Because understanding a participant's current clinical status is important to avoid costly but preventable exacerbations, LifeMasters provides the tools that the participants need to use to take and report their vital signs and symptoms on a daily basis. The congestive heart failure patients receive a scale and a blood pressure cuff, and the clinical nurse consultants teach them to enter data on weight, blood pressure, and other vital signs through the Internet or through a touch-tone phone.

"The information they input goes into our system, where it is measured against national guidelines. If the system flags someone with signs that could signal a clinical exacerbation, the nurses call them and find out what's going on," she says.

In about half the cases, the nurse identifies a behavioral reason for the out-of-bounds event and uses the call as a teaching moment. For instance, a patient might be having symptoms of an exacerbation because of non-adherence to the drug regimen. If the nurse can't determine a behavioral reason for the problem, the system creates an alert that is faxed to the physician for follow up.

LifeMasters has tested combinations of approaches with participants to see which method works best in getting people to participate at the appropriate level.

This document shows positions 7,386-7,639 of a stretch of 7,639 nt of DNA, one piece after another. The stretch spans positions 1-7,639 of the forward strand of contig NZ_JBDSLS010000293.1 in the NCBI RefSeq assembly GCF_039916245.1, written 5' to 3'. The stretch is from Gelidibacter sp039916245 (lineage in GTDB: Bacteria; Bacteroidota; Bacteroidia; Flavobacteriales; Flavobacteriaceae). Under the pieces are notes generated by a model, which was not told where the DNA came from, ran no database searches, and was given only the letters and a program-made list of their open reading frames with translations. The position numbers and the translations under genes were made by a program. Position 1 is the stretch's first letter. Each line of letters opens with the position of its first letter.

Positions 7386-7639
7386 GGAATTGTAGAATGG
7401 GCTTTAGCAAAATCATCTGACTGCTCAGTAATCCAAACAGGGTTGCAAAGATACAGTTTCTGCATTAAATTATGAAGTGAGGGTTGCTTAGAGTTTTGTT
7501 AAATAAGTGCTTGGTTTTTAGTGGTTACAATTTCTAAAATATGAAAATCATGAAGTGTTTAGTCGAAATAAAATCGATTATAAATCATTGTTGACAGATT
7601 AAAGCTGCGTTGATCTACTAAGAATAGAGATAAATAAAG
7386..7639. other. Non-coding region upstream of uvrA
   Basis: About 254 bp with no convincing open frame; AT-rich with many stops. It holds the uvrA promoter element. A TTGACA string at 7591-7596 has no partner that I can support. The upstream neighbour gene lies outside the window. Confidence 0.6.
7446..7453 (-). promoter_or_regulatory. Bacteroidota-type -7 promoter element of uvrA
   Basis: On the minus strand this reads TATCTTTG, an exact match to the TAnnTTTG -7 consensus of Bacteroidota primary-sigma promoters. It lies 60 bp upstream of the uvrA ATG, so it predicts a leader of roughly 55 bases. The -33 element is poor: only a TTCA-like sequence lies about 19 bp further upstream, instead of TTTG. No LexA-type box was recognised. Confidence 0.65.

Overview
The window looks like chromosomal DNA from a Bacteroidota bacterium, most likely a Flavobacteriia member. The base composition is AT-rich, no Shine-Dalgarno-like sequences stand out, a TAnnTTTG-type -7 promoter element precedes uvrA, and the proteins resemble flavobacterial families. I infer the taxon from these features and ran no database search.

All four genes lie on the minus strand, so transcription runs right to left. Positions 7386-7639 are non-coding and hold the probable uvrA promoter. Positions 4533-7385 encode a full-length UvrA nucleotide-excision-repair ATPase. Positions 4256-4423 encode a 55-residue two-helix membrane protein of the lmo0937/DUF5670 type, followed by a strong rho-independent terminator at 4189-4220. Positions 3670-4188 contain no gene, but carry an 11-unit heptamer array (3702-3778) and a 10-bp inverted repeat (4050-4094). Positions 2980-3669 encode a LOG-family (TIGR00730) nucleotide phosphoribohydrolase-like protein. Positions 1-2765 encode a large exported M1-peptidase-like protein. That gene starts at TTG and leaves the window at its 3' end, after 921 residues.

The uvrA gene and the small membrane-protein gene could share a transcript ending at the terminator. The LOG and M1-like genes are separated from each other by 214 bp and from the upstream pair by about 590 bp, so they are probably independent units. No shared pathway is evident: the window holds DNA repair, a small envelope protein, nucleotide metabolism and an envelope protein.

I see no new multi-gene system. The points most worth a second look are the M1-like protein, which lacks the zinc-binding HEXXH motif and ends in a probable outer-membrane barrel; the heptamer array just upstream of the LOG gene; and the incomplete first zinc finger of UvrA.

"We know from our own research that if you compare people who have a regular relationship with a nurse to people who get just a newsletter and periodic follow-up, there is an improvement of several hundred dollars per member per month in cost savings. Obviously, it is worth it for us to deploy a lot of resources to find ways to engage patients," she says.

Different approaches include sending an introductory piece to a family member or physician instead of the participant and whether to have a nurse or a non-nurse make the first call.

"We have good enrollment and good engagement in the program. Research has led us to expect that about 20% of participants in our standard populations would be highly engaged and willing to monitor their vital signs and interact with the nurse on a regularly scheduled basis. In this group, about 35% are highly engaged, a substantial percentage for this population," she says.